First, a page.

Sex-role identity differences as a function of place of residence of male college students Public Deposited

http://ir.library.oregonstate.edu/concern/graduate_thesis_or_dissertations/js956k81h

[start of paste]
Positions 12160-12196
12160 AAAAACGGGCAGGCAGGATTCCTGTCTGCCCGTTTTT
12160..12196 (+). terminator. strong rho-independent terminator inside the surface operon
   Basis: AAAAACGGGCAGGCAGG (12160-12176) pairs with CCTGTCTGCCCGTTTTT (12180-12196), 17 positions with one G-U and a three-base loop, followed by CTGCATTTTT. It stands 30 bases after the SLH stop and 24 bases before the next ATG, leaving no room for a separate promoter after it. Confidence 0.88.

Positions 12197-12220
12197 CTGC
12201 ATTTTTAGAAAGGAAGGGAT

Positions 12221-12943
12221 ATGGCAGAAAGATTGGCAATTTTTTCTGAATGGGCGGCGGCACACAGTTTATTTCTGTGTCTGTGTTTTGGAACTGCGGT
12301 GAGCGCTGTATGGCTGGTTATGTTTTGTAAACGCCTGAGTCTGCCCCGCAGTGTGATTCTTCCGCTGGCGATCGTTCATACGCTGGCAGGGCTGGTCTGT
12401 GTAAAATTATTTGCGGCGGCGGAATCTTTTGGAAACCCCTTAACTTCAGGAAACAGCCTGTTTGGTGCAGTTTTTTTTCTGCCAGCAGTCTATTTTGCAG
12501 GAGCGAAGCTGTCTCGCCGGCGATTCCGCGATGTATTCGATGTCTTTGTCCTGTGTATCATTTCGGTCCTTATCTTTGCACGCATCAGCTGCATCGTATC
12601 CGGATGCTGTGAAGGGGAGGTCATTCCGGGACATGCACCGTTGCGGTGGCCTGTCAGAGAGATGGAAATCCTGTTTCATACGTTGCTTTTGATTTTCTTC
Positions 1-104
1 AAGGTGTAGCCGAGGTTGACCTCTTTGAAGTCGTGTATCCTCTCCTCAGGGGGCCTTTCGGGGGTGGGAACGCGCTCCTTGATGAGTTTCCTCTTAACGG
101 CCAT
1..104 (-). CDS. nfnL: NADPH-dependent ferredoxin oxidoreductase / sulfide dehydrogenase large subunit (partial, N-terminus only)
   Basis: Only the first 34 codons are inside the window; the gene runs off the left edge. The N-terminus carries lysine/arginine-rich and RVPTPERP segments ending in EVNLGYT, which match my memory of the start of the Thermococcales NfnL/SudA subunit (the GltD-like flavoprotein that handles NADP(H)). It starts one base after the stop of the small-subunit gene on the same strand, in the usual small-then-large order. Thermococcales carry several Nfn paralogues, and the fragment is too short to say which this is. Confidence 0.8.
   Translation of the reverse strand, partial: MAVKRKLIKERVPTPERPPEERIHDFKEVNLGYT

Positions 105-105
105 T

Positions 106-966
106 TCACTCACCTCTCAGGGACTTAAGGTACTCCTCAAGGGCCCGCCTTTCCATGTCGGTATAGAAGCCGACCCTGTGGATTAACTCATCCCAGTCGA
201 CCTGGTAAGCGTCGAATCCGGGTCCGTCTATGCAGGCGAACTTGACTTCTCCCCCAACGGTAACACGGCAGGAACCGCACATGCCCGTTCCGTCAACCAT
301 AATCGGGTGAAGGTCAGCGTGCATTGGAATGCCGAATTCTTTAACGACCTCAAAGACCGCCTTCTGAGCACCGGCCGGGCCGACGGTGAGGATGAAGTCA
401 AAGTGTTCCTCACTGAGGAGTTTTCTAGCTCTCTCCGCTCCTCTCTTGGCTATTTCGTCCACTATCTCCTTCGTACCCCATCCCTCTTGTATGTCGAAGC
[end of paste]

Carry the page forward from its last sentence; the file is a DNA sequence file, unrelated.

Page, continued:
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  • The purpose of this investigation was to determine whether sex-role identification differences among college students were related to place of residence, and if so, whether certain factors affect these differences. Six hypotheses were developed. The study sought to ascertain if sex-role identification is related to certain dimensions of peer association found within the type of living group -- involvement, independence, traditional social orientation, or competition. Two research questions were also posed. These dealt with the relationship between sex-role identification and academic achievement, and between sex-role identification and intellectuality found within the four kinds of living units. The subjects were 267 sophomore male college students who resided in single-sex residence halls, coed residence halls, fraternities, or off-campus housing. Responses to the Bem Sex Role Inventory were used to measure the degree to which the individual viewed himself in a masculine sex-role. Selected subscales of the University Residence Environment Scale were used to assess relevant dimensions of peer association within the student's living group. The six hypotheses were tested using analysis of variance and Pearson product moment correlation. The results showed: 1. No significant difference was found in sex-role identification among sophomore men living in a single-sex residence hall, coed residence hall, fraternity, or off-campus residence. 2. Fraternity members were significantly more involved in group social and academic activities within their living unit than men residing in single-sex residence halls, coed residence halls, or off-campus residences. 3. Fraternity members were significantly less independent within their living group than men in the other three types of living groups. 4. Men living off-campus and in coed residence halls were significantly less oriented socially, in a traditional sense, than men residing in single-sex residence halls or fraternities. 5. Men residing in off-campus housing were significantly less competitive within their living environment than men in the other three types of living groups. 6. Several significant relationships between sex-role identification and certain dimensions of peer association were evident within the living group environment. 7. No significant difference existed between sexrole identification of men in any of the four types of living groups and the peer association dimensions of academic achievement and intellectuality. 8. Further analyses of data indicated additional peer association relationships at varying levels of intensity and significance. The results of this study indicate the need for an understanding from student services staff concerning sexrole identification development among college males and the various peer association factors affecting this development found within particular living groups. In order to provide for an optimum college experience, it is important that staff in living units be attuned to those peer association factors which are not only influencing sexrole identification, but also other areas of student development such as social orientation, scholastic achievement and extracurricular activities.
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